From new windows and doors to a complete kitchen overhaul, home renovations come with a lot of price variables based on the size and scale. Once you’ve figured out the areas where you want to splurge and want to save, the golden rule of renovating (or any costly undertaking, really), is to figure out the finances first.
Whether you’re paying professionals or doing it yourself, homeowners should do extensive research on costs and get multiple quotes in order to set a realistic budget. Once you’ve nailed down how much you want to spend, add a small percentage budgetary padding in case of unexpected costs.
With your renovation budget set, how are you going to pay for it? Here are a few options to consider.
Save up and pay cash
Saving up the money is ideal because you’re more likely to keep a close eye on costs and stay on budget when you’re counting every hard-earned dollar. Plan how much you’re going to save each month and sock away your money in a high interest savings account or a tax-free savings account (TFSA) specifically designated as your home renovation fund. For longer term savings of one to 10 years you can put your money in guaranteed investment certificates (GICs), which generally don’t promise high returns but are a considered a safe investment. However, most people don’t have a ton of cash on hand for larger projects – especially ones that require buying expensive appliances and fixtures or paying contractors, electricians, or plumbers. This may require you to finance your renovation through loans.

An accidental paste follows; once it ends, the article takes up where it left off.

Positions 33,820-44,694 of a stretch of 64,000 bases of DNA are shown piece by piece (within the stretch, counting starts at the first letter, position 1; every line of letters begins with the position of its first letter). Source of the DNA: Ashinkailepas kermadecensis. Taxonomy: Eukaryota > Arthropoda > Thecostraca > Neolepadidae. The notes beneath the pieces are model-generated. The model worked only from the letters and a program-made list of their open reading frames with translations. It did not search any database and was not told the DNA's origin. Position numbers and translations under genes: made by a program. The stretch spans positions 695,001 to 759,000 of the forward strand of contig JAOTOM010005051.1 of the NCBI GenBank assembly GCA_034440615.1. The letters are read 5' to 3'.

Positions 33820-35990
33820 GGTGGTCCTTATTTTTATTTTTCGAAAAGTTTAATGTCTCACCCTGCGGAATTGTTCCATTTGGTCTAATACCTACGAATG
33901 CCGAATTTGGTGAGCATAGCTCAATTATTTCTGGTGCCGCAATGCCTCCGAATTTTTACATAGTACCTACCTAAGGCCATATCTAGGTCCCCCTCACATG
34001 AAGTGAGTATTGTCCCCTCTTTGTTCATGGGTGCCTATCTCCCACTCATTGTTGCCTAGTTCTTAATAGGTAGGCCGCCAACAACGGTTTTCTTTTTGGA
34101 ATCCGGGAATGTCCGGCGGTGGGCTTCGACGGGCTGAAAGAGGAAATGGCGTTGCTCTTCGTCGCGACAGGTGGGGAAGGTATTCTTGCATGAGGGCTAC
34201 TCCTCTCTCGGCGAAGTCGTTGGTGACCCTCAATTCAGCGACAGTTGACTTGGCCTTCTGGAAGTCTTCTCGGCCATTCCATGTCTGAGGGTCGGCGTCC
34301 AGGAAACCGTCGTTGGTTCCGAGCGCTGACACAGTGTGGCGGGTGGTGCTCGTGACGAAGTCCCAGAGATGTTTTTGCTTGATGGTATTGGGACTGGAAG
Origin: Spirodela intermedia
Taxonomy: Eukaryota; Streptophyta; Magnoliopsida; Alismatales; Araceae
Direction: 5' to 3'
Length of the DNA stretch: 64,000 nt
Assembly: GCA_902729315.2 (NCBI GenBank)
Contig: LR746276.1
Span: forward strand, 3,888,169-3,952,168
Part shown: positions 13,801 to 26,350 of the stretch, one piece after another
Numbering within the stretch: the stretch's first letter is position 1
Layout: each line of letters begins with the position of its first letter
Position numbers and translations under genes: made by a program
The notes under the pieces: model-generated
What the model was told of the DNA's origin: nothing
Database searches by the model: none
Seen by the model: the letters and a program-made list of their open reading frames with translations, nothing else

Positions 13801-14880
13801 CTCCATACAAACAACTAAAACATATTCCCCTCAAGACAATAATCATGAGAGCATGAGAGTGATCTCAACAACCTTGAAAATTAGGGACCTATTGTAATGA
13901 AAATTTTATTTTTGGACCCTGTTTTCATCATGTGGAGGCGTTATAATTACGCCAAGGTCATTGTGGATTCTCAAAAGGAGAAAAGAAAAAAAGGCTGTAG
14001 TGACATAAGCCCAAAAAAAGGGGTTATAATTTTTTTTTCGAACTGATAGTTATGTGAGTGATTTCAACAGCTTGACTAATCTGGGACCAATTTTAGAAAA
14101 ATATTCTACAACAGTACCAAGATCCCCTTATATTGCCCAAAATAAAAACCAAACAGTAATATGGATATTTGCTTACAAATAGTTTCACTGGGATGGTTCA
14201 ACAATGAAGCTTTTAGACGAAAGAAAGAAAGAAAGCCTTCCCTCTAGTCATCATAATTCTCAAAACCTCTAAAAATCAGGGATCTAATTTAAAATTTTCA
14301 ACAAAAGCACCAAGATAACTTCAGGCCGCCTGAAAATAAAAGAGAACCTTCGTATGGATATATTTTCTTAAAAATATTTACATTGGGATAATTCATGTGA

Home equity line of credit (HELOC)
A home equity line of credit (HELOC) is a revolving line of credit secured by your home that allows you to borrow up to 65% of your home’s value, making it popular borrowing choice for large-scale renovations. With your house acting as collateral, banks are willing to lend you a larger amount of money at a lower rate. HELOCs work line a traditional line of credit in that you can use a much or as little of your available credit balance as you like, and only pay interest on the amount you withdraw. Note that your outstanding mortgage balance and HELOC cannot equal more than 80% of the value of your home, and that most HELOCs have variable interest rates. As historically low interest rates start to rise, the cost of debt repayments on variable-rate loans will be higher.
Personal line of credit
An unsecured personal line of credit will have a higher interest rate than a HELOC, but lower than a credit card. With no assets or collateral backing the loan, the rate you’re offered will depend on your financial standing and how high your credit score is. It’s also harder to be approved for this type of loan. However, a line of credit also gives flexibility in that you have ongoing access to funds for larger purchases in your home renovation, only pay interest on the amount you actually use. Personal lines of credit are best for medium-sized renovations – if you’re doing anything more extensive and expensive, you’ll want to get a secured loan with a lower interest rate.
Credit cards have higher interest rates and should never be used as the primary source of financing a renovation. However, they’re convenient for making purchases for small DIY projects or any last-minute tools or fixtures picked up at the hardware store. The best credit cards in Canada give you rewards points, miles, or cash back on every purchase, but it’s only worth it if you pay off your balance in full every single month.
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